“This school offers rigorous course work and support for its students and is progressing on a number of key measures, and we’ll continue to work to strengthen college readiness at this and all schools,” spokesman Will Mantell said.
  4. The Bobster Forum Veteran

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    High graduation rates no guarantee kids are ready for college
    By Melissa Klein and Susan Edelman
    February 5, 2017 | 6:48pm

    The building that houses FDNY HS, which has a college readiness rate of 1.9%
    Angel Chevrestt

    Despite a rising citywide graduation rate, the number of students with the skills to succeed in college is alarmingly low — even at some schools that hand out the most diplomas, a Post analysis found.

    College readiness sunk to 1.9 percent last year at the FDNY HS for Fire and Life Safety in Brooklyn, which had an 83 percent graduation rate in 2016, city reports show.

    The school, which has about 335 students, topped the list of high schools run by the Department of Education with the widest gap between graduation and college readiness rates, The Post found.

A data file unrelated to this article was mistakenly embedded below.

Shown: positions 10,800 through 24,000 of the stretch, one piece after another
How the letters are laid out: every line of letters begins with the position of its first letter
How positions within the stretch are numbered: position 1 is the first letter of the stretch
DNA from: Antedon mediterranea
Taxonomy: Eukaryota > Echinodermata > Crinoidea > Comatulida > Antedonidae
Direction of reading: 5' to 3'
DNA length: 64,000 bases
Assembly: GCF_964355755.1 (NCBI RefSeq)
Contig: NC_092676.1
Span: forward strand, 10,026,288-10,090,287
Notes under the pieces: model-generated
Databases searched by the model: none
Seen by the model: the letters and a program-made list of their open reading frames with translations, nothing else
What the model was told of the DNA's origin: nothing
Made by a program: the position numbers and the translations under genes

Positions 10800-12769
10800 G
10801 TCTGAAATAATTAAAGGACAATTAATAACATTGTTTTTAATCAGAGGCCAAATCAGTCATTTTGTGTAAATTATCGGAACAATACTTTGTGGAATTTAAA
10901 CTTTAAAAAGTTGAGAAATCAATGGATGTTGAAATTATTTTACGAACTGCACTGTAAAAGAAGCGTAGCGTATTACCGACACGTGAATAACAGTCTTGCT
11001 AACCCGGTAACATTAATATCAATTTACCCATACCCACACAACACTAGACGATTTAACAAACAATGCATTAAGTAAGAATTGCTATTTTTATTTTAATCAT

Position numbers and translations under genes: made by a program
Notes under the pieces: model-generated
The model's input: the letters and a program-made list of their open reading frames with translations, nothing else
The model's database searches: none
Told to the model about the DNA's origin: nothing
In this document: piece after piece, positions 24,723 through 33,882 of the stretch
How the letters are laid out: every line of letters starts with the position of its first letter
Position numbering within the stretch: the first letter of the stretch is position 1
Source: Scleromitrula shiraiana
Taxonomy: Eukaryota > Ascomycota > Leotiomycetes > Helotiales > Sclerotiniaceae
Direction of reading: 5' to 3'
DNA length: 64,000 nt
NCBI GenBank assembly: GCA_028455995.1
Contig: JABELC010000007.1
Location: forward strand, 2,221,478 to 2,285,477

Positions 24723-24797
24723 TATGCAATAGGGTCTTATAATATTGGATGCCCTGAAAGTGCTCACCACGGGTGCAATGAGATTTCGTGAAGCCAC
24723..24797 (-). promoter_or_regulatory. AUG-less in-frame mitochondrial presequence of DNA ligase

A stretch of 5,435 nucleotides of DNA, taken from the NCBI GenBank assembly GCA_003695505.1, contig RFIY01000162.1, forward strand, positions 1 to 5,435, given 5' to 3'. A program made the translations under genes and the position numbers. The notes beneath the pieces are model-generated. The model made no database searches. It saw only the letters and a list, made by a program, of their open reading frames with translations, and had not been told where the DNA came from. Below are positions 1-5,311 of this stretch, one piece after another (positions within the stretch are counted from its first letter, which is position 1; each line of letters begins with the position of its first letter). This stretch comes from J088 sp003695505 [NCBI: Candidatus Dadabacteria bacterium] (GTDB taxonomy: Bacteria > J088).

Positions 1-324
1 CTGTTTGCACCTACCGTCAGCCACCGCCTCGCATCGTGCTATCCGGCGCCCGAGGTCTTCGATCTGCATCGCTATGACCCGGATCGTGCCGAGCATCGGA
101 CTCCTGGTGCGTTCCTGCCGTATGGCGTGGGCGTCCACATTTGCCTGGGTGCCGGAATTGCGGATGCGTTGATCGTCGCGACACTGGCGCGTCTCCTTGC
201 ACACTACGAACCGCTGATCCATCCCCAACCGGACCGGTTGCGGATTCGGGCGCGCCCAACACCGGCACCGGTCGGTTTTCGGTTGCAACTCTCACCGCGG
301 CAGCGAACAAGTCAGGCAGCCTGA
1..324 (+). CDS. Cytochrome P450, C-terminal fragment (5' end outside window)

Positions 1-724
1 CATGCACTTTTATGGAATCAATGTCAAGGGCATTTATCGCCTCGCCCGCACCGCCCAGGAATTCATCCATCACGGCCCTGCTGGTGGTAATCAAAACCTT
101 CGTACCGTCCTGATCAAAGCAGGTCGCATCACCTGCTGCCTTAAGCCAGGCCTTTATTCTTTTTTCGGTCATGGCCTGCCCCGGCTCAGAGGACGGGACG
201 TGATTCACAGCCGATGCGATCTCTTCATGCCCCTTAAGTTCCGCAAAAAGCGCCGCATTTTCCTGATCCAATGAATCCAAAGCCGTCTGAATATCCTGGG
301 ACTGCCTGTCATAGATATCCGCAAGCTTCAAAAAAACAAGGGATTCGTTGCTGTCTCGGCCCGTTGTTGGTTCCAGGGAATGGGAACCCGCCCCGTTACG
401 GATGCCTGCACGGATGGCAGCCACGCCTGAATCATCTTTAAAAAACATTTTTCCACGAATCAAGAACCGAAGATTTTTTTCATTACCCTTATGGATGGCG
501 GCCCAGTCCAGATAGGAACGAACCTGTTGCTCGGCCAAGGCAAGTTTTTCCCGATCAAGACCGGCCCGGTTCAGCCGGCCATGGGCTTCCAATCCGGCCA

Mayor de Blasio and Schools Chancellor Carmen Fariña cite the city wide 72 percent graduation rate as evidence that schools are improving. Rarely noted — only an average 37 percent of students graduate ready for college.

    That wide gap suggests some NYC high schools hand out sheepskins too freely to inflate their success.

    “These disparities raise questions that need clear explanations,” said David Bloomfield, a Brooklyn College and CUNY Grad School education professor.

    He said the system has long been plagued by ways to “game the graduation rates” such as quickie make-up work for students who fail courses.